With the vast majority of the Israeli public fully supportive of the army’s assault on Gaza in the wake of October 7, and with left-wing activists facing heavy-handed police repression and doxxing for taking a stand against the war, the stakes for conscientious objectors have been raised even higher. In the following interview, which has been edited for length and clarity, Orr explains why she never wavered in her decision to refuse.

How did you come to the decision to refuse military service?

I’ve always felt more of a commitment to people than to states, but [my opposition to the draft] started to become clear to me when I was about 15. I started asking myself questions: Who would I actually be serving in my military service, and what would I be helping them to do?

I understood that if I enlisted, I would be taking part in and normalizing a decades-long cycle of violence. I realized that not only could I not do that, I had to do everything I could to put an end to it and resist it.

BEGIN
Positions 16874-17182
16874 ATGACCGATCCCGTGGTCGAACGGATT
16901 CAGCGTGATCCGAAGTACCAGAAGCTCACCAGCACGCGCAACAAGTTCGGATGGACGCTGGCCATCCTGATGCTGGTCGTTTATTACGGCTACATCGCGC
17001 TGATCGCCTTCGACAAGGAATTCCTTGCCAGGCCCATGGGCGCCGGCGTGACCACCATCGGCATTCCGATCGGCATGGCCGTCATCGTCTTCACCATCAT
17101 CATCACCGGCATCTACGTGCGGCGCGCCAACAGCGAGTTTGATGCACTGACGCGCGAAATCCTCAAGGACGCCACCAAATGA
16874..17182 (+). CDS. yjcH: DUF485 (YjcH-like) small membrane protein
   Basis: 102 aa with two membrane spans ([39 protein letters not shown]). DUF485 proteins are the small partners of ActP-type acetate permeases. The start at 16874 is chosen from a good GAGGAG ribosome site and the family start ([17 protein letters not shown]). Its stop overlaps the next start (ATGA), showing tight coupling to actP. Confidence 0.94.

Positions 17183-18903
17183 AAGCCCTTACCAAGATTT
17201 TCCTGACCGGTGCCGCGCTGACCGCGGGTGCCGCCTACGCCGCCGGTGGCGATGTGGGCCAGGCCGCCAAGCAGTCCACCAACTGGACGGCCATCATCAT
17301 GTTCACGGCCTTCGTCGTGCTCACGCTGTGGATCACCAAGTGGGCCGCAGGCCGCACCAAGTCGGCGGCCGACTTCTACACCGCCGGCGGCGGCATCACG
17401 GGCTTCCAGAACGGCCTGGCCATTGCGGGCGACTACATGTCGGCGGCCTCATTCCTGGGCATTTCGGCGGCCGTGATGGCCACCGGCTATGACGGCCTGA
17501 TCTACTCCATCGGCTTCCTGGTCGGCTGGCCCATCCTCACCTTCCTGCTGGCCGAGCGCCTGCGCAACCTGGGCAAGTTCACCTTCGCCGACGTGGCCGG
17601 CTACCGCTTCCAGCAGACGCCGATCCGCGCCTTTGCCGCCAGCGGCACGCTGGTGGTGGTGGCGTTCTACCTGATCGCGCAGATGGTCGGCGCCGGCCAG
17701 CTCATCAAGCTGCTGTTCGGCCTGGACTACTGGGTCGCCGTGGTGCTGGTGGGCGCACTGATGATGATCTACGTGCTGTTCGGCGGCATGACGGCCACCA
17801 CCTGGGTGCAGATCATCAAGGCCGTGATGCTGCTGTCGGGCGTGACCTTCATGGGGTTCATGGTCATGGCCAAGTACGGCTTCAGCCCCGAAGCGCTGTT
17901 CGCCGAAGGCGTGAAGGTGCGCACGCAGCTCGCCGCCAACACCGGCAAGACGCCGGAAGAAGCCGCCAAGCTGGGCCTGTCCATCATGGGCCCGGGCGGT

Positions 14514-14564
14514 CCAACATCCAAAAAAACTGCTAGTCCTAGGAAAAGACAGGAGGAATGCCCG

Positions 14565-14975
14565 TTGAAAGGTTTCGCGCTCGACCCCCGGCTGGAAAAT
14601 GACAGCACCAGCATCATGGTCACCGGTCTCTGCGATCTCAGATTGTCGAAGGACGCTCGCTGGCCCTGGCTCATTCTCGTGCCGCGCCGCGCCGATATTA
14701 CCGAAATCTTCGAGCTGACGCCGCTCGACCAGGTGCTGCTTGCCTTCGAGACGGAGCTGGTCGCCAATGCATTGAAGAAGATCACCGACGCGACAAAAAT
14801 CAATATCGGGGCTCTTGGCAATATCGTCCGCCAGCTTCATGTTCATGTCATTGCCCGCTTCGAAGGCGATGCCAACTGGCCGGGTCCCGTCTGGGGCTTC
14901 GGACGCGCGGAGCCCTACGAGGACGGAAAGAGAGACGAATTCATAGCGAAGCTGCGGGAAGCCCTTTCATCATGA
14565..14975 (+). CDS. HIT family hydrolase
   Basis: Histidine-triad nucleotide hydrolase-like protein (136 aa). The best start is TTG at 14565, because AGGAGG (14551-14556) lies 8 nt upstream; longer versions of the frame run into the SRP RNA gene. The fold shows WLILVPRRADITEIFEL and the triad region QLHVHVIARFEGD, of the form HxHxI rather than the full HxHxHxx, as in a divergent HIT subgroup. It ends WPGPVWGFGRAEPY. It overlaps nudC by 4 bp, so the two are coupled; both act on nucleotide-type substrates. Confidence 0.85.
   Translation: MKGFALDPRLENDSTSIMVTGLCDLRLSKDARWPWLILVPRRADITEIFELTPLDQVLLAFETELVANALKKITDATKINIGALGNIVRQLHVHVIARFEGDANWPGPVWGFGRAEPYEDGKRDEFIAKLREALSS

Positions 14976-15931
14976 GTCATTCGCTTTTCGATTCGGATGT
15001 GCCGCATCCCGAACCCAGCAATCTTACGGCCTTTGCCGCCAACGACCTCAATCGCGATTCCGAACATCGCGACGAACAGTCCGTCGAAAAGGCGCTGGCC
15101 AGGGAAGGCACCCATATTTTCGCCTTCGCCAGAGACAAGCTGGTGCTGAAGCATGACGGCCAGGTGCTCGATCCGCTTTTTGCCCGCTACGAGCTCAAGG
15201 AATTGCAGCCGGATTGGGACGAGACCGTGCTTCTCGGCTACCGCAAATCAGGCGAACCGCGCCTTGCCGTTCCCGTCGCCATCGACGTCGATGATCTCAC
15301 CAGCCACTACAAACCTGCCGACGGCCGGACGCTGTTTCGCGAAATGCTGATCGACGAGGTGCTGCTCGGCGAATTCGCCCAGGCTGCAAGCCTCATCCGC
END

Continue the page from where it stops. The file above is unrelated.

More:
By speaking out about what enlistment means to me, I hope it gets other people thinking about their enlistment, and whether they believe it does good. I do this with empathy, solidarity, and love for all Israelis living in Israel and for all Palestinians living in Gaza and the West Bank, regardless of nationality or religion — simply out of the belief that every human being deserves to live a life of security and dignity.

Activists protest in support of draft refuser Sofia Orr, Tel Hashomer recruitment center, near Tel Aviv, February 25, 2024. (Oren Ziv)

You formed your opinions during years in which many liberal Israelis were protesting against the government — at the “Balfour” protests in Jerusalem in 2020, and the “Kaplan” protests in Tel Aviv in 2023. Were you active in those movements?

Those protests were important, but they didn’t focus on what I believe is the root of the problem. So it was very important for me to go there and expand the discussion. Israeli society tries very hard to ignore the occupation and the Palestinians, thinking that this problem will pass. But it isn’t passing, as we see now. The problem doesn’t go away just because you stop looking at it. It stays, and continues to grow until it finally explodes.

What has been the reaction to your decision, among friends, family, and schoolmates?

Most people think I’m weird and don’t understand what I’m talking about. They say I’m naïve and selfish, and sometimes also that I’m antisemitic, a traitor, and that they wish me all kinds of violent things. Luckily, that’s not among my most immediate circles, but I have received responses from both friends and relatives that were not easy.